Returning to our main asset screen, let’s now have a look at how we add assets. There are three basic ways to do this. First, we can either add a single asset where we just manually type in the details for particular asset. We can also pull in assets from applications that we integrate with. So for example, we can detect new assets in QuickBooks Online, Xero, Sage and Microsoft Dynamics among others.

Finally, we’ve got numerous ways to import assets in bulk, either using our simple Import asset wizard. We can also make bulk acquisitions, and we have an advanced imports feature that allows you to import more complex information. There are other bulk actions that you can perform within AssetAccountant, including making bulk classification changes. So for example, if you have multiple assets that need to move from one profit center to a new profit center, bulk classification will be your best friend. In that circumstance, we can also make bulk disposals, bulk revaluations and bulk reassessments. So for example, if you have a number of assets that need a new tax treatment at the start of a tax year, a bulk reassessment will make that task very easy for you.

Next we have our journals. Journals are incredibly easy to create and they can be in incredible detail. We’re just going to create a simple journal with all features selected. You can see that creates very quickly and we see that our journals are grouped by asset groups, so we can see the journals for buildings, for computer equipment, furniture and fittings and so forth. And furthermore, we can actually see the individual detail for the assets that form part of the depreciation expense claim that we can see here. We can also see that our journals are broken down by our classification. So in this case, we’ve created a location classification with a number of Australian cities in it, and that allows us to break down our journals according to those locations so that we can make more detailed postings to our general ledger or ERP platform. Journals can be easily exported to Excel or CSV, and they can also be posted directly to our integration partners.

So if we had, for example, set up an integration with QuickBooks or Xero, we’d see a button here that would allow us to post that journal directly to either of those platforms.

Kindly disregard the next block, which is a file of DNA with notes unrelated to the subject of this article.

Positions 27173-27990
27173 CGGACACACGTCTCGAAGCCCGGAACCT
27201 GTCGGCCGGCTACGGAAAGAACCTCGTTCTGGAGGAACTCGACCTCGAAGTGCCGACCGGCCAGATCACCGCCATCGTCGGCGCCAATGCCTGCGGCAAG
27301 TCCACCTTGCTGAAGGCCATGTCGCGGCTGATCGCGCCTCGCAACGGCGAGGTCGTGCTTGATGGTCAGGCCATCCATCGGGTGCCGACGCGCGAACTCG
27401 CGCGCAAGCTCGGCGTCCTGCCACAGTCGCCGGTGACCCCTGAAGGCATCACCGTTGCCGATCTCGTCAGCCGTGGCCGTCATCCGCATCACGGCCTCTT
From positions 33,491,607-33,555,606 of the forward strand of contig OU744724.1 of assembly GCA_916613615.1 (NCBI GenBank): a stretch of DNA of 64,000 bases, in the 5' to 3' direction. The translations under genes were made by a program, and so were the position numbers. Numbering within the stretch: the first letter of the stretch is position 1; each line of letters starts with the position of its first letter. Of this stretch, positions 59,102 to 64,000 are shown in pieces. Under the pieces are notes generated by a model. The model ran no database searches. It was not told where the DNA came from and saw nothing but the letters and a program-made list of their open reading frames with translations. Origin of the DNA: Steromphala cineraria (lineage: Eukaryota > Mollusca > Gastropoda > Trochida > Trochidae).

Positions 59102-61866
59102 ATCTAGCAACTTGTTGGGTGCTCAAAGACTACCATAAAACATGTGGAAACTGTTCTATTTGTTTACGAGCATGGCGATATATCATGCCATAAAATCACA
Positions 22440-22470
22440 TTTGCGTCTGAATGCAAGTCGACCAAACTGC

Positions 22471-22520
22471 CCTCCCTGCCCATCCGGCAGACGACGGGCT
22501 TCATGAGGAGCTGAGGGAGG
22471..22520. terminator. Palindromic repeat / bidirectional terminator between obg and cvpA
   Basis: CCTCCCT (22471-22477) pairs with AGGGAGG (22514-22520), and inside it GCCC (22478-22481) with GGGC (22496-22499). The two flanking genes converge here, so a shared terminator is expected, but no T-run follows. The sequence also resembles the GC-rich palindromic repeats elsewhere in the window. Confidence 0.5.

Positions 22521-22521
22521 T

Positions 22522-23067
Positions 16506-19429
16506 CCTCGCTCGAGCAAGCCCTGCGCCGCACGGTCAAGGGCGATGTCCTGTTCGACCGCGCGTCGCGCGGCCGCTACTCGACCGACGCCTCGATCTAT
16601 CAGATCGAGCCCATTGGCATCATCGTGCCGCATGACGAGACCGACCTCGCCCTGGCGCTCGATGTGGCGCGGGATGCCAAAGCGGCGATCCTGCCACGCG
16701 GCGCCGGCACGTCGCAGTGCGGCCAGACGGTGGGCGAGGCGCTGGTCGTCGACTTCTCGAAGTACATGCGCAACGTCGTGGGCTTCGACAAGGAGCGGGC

Finally, we’ll have a quick look at our organization settings and our register settings. Organization settings refer to the status of our overall account with AssetAccountant, so we see the name of our organization, our billing contact details, our subscription details, and the users that we have in the system.

We also have register settings, so if we return to our registers page, we’ll go back to our demo register and hit register settings. We can see on this page the details of our register, including the jurisdiction for this register, the currency that applies the reporting year, and the accounting standard that we choose to use.

We also have a tab for assigning users to our register, and we can easily invite users by just clicking on invite user and then giving the new user an appropriate permission level. Within the system. Here we can set our classifications, which we described earlier. So in addition to location, we could conceivably create profit centers or any other classification that makes sense to you. Once again, we’ve got our integrations area, and then in the case of Australia and the UK and other countries that support pools, we also have an area where we can define the pools that apply to the system.

And that’s a very brief overview and demo of AssetAccountant. There are of course detailed videos on every one of these functions in our video library, which you can find at the video hub at

Why our clients love AssetAccountant